Becoming the Tupamaros
Solidarity and Transnational Revolutionaries in Uruguay and the United States
Publication Year: 2014
Churchill examines the relationship between state repression and revolutionary resistance, the transnational connections between the Uruguayan Tupamaro revolutionaries and leftist groups in the US, and issues of gender and sexuality within these movements. Angela Davis and Eldridge Cleaver, for example, became symbols of resistance in both the United States and Uruguay. and while much of the Uruguayan left and many other revolutionary groups in Latin America focused on motherhood as inspiring women's politics, the Tupamaros disdained traditional constructions of femininity for female combatants. Ultimately, Becoming the Tupamaros revises our understanding of what makes a Movement truly revolutionary.
Published by: Vanderbilt University Press
Title Page, Copyright
On May 29, 1970, around two o’ clock in the morning, an assistant guard at a Uruguayan military training center in the capital city of Montevideo, Fernando Garin, inconspicuously removed his helmet and then quickly placed it back on his head. Though this small gesture seemed insignificant to Garin’s fellow guards, three men in a nearby car...
1. “Digging the Tupes”: The Unique Revolutionary Contributions of the Tupamaros
In a 1969 book describing the strategy and actions of the Tupamaros, Antonio Mercader and Jorge de Vera depicted MLN-T members as “total samurais, with muscles of steel, mentally alert, instant reflexes, an exact knowledge of weapons and resistance to pain.”1 This romanticized description is one of numerous examples of the admiration that the left had...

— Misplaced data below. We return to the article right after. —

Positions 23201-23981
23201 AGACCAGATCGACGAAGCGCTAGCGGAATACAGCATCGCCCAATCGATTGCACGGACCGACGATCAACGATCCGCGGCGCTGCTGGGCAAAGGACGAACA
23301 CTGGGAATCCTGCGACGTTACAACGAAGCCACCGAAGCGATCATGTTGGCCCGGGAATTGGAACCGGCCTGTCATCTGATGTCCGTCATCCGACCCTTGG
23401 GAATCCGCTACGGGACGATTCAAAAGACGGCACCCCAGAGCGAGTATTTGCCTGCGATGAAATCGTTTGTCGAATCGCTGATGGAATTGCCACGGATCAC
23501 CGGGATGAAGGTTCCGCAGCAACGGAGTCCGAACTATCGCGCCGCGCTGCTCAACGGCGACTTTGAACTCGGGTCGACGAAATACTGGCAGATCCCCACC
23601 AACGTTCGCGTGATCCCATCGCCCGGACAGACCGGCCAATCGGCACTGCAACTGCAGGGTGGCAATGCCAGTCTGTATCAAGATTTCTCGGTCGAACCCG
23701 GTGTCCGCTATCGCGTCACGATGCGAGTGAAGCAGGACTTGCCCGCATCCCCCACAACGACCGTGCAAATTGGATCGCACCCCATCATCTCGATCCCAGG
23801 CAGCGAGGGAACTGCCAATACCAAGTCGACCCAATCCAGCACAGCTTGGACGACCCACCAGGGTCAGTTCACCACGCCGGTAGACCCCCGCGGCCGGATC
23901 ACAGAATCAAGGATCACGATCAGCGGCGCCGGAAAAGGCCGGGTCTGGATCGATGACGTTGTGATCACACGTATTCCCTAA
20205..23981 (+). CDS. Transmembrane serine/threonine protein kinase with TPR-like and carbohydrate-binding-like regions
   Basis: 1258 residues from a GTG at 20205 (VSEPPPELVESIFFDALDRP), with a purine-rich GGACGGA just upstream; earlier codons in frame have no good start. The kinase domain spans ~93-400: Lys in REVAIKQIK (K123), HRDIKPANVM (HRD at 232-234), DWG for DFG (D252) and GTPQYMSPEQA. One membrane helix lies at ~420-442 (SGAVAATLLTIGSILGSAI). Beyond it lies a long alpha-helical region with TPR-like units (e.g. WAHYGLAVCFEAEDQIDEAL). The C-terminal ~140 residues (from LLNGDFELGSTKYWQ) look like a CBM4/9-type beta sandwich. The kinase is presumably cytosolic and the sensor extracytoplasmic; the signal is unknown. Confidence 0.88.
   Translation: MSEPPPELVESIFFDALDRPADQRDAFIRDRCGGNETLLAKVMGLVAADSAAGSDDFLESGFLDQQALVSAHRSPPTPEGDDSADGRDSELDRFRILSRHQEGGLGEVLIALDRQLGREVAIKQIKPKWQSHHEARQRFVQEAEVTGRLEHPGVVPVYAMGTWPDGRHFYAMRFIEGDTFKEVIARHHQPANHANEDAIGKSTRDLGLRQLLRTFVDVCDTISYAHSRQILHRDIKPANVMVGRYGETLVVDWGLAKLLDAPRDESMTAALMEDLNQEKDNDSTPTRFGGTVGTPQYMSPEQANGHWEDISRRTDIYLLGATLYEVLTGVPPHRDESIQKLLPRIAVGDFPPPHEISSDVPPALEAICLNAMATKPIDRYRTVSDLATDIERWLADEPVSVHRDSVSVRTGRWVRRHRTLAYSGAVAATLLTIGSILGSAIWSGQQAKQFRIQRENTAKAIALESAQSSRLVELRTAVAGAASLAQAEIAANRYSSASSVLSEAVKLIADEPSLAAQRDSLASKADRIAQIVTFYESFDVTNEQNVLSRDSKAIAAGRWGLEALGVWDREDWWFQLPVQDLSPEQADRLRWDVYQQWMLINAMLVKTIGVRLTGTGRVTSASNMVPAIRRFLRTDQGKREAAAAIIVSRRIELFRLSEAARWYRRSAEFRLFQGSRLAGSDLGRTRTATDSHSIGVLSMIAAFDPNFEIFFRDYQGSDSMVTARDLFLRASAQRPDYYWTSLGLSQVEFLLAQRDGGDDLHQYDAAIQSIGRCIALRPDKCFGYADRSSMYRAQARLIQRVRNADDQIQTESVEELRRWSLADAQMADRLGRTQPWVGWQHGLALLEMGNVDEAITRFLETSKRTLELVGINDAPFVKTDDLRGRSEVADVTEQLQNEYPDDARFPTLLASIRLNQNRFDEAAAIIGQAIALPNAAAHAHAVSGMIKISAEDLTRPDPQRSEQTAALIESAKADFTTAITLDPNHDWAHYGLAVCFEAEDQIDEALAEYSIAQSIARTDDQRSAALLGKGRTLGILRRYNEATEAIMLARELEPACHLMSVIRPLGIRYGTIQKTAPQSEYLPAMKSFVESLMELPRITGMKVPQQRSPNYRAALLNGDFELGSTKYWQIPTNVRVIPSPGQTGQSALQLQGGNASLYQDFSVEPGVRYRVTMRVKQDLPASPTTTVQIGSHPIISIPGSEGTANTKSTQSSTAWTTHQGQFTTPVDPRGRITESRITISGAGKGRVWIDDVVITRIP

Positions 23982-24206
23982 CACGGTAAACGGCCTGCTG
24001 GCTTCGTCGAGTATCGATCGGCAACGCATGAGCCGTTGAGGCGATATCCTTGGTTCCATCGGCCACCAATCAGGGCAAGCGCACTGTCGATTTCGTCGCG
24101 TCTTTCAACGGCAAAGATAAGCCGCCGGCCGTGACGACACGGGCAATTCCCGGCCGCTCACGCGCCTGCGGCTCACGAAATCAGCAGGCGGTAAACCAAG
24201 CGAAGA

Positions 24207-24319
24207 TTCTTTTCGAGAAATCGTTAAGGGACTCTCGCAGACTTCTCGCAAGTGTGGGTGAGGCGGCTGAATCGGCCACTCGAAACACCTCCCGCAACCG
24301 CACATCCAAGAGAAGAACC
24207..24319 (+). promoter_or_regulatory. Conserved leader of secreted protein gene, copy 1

2. Supporting the “Other” America: Leftist Uruguayan Solidarity with US Radicals
By the late 1960s, an integral part of the political strategy of the Tupamaros and the majority of the Uruguayan left involved the concept of international revolution and an alliance with radicals throughout the world.1 The Tupamaros argued that direct violent action helped weaken US imperialism and also encouraged all of Latin America...
3. Solidarity and Reciprocal Connections: Uruguayan and US Activists
In a 1972 article about human rights violations in Uruguay, activist and missionary Eugene Stockwell lamented transnational organizations’ lack of concern for the “small” country. He pondered, “Does anybody care about the nation’s plight? Are human rights violations less precious in Uruguay than elsewhere? How far must repression go before...
4. “A Pistol in Her Hand”: Sexual Liberation and Gender in the Tupamaros and the Greater Uruguayan Left
On a sunny January morning in 1971, British ambassador Geoffrey Jackson rode to his embassy in Montevideo, Uruguay, to meet with a visiting businessman. Just a few moments before he arrived at the British Embassy, a red van emerged from a side street and rammed into Jackson’s vehicle. To Jackson’s horror, when his driver, Hugo, got out of the ...
In 2009, former Tupamaro and Frente Amplio member José “El Pepe” Mujica won the presidency of Uruguay. While it is difficult to imagine that any Tupamaro who suffered years of imprisonment and torture could ever obtain a high position of power in the Uruguayan government, within only a few years of their release from prison, numerous ...
Page Count: 224
Publication Year: 2014
OCLC Number: 869736100
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